The inspiration for the garden comes from surviving records of royal gardens. Within the walled enclosure is a grassy bower, a tunnel arbour, fountain and pool, and a herber, or secluded sitting area. The "Eleanor" in the name of this garden refers to not one Eleanor, but two; Queen Eleanor of Castile, wife of Edward I, and Queen Eleanor of Provence, wife of Henry III. Both women spent considerable time living at Winchester Castle, which at the time was a principle royal seat.
Forming one side of the garden is the last remaining wall of King's House, built by Sir Christopher Wren for Charles II in 1683, the house was used as a military barracks throughout the Victorian period until it was destroyed by fire in 1894.
Though small, the garden has a delightful ambience, with a quite remarkable variety of features packed into a small space. A modern observer will quickly notice that medieval people had a quite different idea of what a garden should look like. There are no massed flower beds, indeed, there is very little in the way of colour, at least by modern standards. Rather, there are small, informal garden areas, intertwined with pathways, and sprinkled with herbs and aromatic plants. For more on medieval gardens, click here.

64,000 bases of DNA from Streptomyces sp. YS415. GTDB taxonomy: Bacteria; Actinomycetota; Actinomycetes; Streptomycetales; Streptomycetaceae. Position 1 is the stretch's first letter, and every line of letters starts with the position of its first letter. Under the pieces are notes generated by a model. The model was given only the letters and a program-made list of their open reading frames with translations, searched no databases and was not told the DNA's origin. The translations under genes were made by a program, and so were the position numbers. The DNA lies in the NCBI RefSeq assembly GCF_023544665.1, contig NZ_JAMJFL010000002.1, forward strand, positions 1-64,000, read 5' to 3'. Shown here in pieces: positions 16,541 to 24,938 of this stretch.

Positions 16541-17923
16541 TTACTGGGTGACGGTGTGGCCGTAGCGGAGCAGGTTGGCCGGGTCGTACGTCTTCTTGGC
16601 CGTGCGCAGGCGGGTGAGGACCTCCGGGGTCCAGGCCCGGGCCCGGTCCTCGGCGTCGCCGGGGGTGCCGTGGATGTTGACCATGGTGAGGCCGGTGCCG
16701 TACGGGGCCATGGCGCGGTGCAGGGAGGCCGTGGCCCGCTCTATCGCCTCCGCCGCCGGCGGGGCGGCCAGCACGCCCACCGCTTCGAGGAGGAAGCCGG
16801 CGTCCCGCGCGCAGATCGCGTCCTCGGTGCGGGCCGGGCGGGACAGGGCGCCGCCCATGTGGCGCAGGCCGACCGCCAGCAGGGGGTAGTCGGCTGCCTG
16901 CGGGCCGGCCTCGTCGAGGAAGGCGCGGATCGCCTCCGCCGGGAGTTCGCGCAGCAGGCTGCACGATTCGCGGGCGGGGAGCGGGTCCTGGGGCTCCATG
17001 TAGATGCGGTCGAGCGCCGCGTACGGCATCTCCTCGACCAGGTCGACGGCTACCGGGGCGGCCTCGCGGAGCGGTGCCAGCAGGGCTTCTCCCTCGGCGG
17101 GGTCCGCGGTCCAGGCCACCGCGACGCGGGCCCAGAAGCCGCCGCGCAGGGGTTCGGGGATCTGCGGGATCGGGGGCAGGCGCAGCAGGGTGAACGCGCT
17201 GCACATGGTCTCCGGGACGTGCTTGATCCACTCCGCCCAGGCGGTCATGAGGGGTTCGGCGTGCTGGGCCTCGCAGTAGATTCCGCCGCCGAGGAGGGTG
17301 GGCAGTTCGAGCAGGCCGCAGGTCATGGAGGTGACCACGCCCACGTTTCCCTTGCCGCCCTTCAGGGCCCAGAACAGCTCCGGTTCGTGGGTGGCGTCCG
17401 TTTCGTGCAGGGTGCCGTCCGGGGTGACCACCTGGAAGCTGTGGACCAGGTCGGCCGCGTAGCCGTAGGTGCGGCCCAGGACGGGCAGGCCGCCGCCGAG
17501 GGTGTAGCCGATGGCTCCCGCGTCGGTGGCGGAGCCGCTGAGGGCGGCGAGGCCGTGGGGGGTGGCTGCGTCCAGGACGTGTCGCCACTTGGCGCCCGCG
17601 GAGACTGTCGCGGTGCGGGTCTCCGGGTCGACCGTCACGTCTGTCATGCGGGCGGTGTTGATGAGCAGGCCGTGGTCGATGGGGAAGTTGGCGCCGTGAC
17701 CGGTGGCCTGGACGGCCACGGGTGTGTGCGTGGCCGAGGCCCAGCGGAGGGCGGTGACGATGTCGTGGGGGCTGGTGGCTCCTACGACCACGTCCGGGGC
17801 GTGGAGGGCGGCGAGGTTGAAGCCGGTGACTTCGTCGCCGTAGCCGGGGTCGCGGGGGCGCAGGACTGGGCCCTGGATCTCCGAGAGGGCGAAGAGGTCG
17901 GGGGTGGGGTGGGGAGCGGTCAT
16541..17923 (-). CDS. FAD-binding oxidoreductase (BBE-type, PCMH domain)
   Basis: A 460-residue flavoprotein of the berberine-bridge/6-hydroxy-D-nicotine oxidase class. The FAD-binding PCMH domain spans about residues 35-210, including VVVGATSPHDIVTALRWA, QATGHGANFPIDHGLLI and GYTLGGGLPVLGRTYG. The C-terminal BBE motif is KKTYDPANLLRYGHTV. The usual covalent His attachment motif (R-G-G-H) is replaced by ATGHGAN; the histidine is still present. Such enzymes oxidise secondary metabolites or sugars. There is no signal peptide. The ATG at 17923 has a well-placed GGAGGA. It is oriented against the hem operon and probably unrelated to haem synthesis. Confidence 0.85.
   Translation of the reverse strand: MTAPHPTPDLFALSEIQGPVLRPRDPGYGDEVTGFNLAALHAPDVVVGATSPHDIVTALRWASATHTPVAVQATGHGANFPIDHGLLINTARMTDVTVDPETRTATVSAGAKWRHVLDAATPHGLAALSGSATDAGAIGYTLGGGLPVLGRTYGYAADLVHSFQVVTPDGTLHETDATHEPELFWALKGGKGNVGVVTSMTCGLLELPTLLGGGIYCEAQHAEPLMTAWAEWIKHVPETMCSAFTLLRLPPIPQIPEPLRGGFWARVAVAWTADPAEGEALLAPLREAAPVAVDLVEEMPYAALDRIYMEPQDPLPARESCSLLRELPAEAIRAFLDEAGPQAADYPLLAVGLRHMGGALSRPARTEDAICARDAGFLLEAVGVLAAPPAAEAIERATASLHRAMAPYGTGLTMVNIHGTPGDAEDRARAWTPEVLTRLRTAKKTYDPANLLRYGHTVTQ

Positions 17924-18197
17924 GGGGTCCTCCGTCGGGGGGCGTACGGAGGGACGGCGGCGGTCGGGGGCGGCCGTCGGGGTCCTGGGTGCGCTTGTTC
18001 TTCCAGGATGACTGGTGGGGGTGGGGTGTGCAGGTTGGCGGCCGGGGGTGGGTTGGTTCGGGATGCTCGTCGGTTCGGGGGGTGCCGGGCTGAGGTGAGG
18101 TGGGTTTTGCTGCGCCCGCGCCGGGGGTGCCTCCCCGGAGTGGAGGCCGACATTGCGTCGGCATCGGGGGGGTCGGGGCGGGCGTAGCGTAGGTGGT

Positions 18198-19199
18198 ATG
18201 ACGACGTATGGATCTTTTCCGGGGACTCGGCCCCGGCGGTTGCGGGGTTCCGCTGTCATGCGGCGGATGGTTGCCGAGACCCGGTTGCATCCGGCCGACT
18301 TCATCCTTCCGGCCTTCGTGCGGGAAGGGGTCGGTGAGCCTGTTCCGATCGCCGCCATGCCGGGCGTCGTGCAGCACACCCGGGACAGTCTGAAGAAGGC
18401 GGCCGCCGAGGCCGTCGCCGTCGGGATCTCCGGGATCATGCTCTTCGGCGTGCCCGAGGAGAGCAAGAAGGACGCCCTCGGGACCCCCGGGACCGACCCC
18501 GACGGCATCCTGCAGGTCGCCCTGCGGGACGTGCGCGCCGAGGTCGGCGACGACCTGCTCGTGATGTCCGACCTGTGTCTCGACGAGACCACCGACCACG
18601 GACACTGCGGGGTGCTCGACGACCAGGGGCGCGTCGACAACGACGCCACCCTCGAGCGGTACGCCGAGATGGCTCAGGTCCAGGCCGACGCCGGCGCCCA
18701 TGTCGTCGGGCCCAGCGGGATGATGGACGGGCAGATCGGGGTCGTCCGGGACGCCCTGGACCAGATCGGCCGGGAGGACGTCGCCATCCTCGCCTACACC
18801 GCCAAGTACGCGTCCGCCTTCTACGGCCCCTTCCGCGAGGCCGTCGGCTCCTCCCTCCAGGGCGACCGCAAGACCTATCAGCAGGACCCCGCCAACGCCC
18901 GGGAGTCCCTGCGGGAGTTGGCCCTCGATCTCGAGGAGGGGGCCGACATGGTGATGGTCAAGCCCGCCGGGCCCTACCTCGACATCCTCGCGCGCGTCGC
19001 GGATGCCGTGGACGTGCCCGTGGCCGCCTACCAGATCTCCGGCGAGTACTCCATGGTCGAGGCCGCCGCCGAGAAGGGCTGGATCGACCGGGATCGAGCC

Address: Winchester Castle,
England, SO23 8PJ
Attraction Type: Garden
Location: city centre, SE Westgate archway
Website: Queen Eleanor's Garden
Phone: 01962 846 476
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